Hitler and Parenting

I enjoy talking with kids (sometimes). I will usually talk with them about school, because I like to know what they’re studying and how the education process has evolved since I was a child.* They always seem fascinated to discover that I still remember the topics that they’re learning, as though it provides them with reassurance that what they’re learning now will someday be of major importance in their futures. I am (and always will be) a huge proponent of education. I have yet to meet anyone who has ever said, “Gosh, I really wish I didn’t know about so many things.” I mean, I wish I knew everything about everything. I’ve always said that if I get the opportunity to learn something I don’t already know, I’ll take it. If you tell me that we’re going to spend Saturday dismantling and rebuilding a carburetor, I’ll ask when and where do I show up with beer … because it’s something I don’t know how to do, but someday might need to know.

* Have you seen the way kids are taught math now? It’s flat out odd. My little cousin showed me a few years ago. The only specific thing I remember is that the new method appeared to take longer to solve equations than I could do in my head. For example, if the problem was to multiply 150 x 5, they wanted the students to multiply 100 x 5 to get 500, and then 50 x 5 to get 250, then add the two products to get the answer of 750. To me, this seems like more work than simply multiplying 15 x 5 to get 75 and then throwing a zero at the end.

Anyway, I have two young patients that are currently in middle school, and I truly enjoy when they come in for appointments, because they’re at the age when they’re actually past rudimentary subjects and are finally studying real topics. We talk about history and important pieces of literature and they ask about science and what they’d need to study in order to pursue different careers. Today, I asked them what they had planned for their weekend and they told me that they have a lot of homework, which included an essay on Hitler. (She incorrectly called him Alfred Hitler, which makes him sound much less scary.)* She asked me, “Why did Hitler do what he did to the Jews?” For the first time in a long time, I was stumped as to what to say.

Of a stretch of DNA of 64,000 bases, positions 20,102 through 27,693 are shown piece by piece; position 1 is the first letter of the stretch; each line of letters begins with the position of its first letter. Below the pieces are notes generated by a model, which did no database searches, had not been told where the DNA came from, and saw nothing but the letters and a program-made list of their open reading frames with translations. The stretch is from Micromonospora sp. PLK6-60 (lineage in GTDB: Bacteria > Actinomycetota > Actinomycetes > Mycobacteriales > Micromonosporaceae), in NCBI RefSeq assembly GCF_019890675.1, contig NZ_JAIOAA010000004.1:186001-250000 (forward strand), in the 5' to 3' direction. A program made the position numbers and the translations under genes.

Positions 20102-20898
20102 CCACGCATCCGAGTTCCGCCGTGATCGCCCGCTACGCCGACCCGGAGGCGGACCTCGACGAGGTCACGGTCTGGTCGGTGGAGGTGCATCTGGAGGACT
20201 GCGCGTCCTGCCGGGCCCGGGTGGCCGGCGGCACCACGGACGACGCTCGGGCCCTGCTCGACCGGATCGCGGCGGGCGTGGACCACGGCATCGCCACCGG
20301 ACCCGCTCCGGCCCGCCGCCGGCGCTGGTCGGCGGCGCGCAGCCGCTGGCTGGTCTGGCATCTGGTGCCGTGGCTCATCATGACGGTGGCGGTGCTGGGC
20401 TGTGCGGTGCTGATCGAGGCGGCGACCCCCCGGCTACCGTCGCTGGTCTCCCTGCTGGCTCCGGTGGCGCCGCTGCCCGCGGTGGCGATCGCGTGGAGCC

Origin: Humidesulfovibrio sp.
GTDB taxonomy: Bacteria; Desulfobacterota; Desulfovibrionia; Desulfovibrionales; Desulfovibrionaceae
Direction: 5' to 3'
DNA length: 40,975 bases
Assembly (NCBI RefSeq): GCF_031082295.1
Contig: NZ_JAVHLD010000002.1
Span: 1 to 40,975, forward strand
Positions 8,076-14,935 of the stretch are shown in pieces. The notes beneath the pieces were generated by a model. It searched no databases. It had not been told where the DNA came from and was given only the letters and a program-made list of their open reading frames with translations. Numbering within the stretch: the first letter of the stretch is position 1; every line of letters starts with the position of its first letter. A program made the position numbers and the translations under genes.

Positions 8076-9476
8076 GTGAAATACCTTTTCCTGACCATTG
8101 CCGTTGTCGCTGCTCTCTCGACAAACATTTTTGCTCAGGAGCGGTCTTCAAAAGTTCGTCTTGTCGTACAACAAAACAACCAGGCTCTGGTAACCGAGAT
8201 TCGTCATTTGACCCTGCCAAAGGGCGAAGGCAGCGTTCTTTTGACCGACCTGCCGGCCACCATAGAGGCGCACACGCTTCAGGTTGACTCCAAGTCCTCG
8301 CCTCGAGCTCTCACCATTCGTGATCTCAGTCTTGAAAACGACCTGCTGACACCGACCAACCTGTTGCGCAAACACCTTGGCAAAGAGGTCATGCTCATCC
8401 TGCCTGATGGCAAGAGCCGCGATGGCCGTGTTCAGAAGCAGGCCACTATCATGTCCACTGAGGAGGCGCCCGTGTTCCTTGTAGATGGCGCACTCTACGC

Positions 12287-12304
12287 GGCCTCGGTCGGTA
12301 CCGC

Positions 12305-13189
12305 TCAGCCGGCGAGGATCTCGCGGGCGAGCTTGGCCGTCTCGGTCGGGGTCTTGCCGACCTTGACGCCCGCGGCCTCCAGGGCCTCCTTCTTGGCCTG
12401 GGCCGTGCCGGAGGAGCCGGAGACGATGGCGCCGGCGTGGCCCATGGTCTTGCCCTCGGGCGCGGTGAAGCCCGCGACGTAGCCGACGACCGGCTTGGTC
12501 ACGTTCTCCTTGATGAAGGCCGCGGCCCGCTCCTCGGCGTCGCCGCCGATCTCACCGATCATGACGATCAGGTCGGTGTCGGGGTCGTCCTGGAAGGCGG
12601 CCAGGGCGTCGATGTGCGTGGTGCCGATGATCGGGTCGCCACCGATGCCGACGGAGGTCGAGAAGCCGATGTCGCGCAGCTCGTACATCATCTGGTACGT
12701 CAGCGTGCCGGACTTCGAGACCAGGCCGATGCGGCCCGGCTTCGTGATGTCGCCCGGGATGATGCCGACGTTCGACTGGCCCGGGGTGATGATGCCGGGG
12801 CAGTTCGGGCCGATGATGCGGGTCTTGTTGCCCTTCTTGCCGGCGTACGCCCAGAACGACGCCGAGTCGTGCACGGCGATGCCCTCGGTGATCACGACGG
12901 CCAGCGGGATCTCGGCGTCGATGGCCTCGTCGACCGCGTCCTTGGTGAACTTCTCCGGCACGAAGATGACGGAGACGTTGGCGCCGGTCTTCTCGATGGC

*Incidentally, does anyone else wonder what Hitler was like outside of his desire to conquer the world? I do. I sometimes wonder if he had a sense of humor. I’m sure there are anecdotes and stories about his personality somewhere in the annals of history, but I’ve always been curious. I know he was an artist, and I’ve seen some of his paintings (which are far better than anything I could do). But it’s interesting to think that no matter what we may ever learn about his personal life, he will only be remembered for his brutal, despicable actions in WWII. We could learn that he rescued stray dogs, mended the broken wings of birds, and helped old ladies across the street, but he’ll always be an asshole.**

**Also, even though it’s an ugly mustache, I do feel bad that no man can ever shave his facial hair into that design ever again. Hitler has ruined the toothbrush mustache forever. Poor Charlie Chaplin – he wore it, and entertained millions, but it is always called the “Chaplin Mustache” as a second to “Hitler Mustache”.  Although it’s worth noting that Chaplin and Hitler were born 4 days apart and Chaplin ultimately played a spoof of Hitler in a comedic role in The Great Dictator (1940), which actually led to his decline in popularity, even though the film was nominated for 3 Academy Awards, including Best Picture and Best Actor.

Now it’s worth mentioning with utmost clarity that I am in no way, shape, or form condoning any of his actions in WWII. I find it completely deplorable. My problem in answering was that I wasn’t sure whether I should delve deep into history and provide the girls with important facts or let them do the research themselves. Ultimately, I decided that the best answer given the time constraints (I had a new patient about to come in) was, “Because he was a completely insane man who felt that everyone who wasn’t German was less than perfect and he wanted the world to be perfect. So he felt it was his duty to exterminate anyone who wasn’t to his liking.” Is that a perfect answer? Far from it. But it seemed to satisfy them for the time being.